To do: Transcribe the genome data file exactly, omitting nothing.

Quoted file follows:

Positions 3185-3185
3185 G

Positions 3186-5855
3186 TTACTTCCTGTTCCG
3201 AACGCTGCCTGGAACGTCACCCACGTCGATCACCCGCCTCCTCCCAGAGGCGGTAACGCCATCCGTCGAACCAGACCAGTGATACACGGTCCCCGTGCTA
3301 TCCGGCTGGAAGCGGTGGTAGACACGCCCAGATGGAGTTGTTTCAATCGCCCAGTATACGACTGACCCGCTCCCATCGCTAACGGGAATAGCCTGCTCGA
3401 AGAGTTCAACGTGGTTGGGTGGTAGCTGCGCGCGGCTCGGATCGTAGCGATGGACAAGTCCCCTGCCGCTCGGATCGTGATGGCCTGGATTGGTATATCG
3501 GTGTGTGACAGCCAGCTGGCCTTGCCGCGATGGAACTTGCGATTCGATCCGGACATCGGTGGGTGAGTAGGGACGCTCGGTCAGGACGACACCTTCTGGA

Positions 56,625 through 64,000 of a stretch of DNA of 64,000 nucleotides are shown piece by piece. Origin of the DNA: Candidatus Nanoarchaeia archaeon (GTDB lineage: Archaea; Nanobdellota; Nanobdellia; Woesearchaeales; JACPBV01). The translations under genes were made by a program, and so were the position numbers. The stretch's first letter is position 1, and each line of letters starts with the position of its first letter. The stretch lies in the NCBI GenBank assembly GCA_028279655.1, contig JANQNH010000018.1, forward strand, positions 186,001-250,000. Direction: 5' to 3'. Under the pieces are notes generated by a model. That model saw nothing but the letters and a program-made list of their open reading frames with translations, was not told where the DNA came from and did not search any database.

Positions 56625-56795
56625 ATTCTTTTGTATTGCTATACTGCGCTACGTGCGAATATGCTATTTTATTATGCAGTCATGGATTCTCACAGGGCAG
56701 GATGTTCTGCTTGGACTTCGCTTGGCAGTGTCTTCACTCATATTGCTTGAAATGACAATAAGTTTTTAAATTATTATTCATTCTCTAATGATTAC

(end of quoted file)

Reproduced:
Positions 3185-3185
3185 G

Positions 3186-5855
3186 TTACTTCCTGTTCCG
3201 AACGCTGCCTGGAACGTCACCCACGTCGATCACCCGCCTCCTCCCAGAGGCGGTAACGCCATCCGTCGAACCAGACCAGTGATACACGGTCCCCGTGCTA
3301 TCCGGCTGGAAGCGGTGGTAGACACGCCCAGATGGAGTTGTTTCAATCGCCCAGTATACGACTGACCCGCTCCCATCGCTAACGGGAATAGCCTGCTCGA
3401 AGAGTTCAACGTGGTTGGGTGGTAGCTGCGCGCGGCTCGGATCGTAGCGATGGACAAGTCCCCTGCCGCTCGGATCGTGATGGCCTGGATTGGTATATCG
3501 GTGTGTGACAGCCAGCTGGCCTTGCCGCGATGGAACTTGCGATTCGATCCGGACATCGGTGGGTGAGTAGGGACGCTCGGTCAGGACGACACCTTCTGGA

Positions 56,625 through 64,000 of a stretch of DNA of 64,000 nucleotides are shown piece by piece. Origin of the DNA: Candidatus Nanoarchaeia archaeon (GTDB lineage: Archaea; Nanobdellota; Nanobdellia; Woesearchaeales; JACPBV01). The translations under genes were made by a program, and so were the position numbers. The stretch's first letter is position 1, and each line of letters starts with the position of its first letter. The stretch lies in the NCBI GenBank assembly GCA_028279655.1, contig JANQNH010000018.1, forward strand, positions 186,001-250,000. Direction: 5' to 3'. Under the pieces are notes generated by a model. That model saw nothing but the letters and a program-made list of their open reading frames with translations, was not told where the DNA came from and did not search any database.

Positions 56625-56795
56625 ATTCTTTTGTATTGCTATACTGCGCTACGTGCGAATATGCTATTTTATTATGCAGTCATGGATTCTCACAGGGCAG
56701 GATGTTCTGCTTGGACTTCGCTTGGCAGTGTCTTCACTCATATTGCTTGAAATGACAATAAGTTTTTAAATTATTATTCATTCTCTAATGATTAC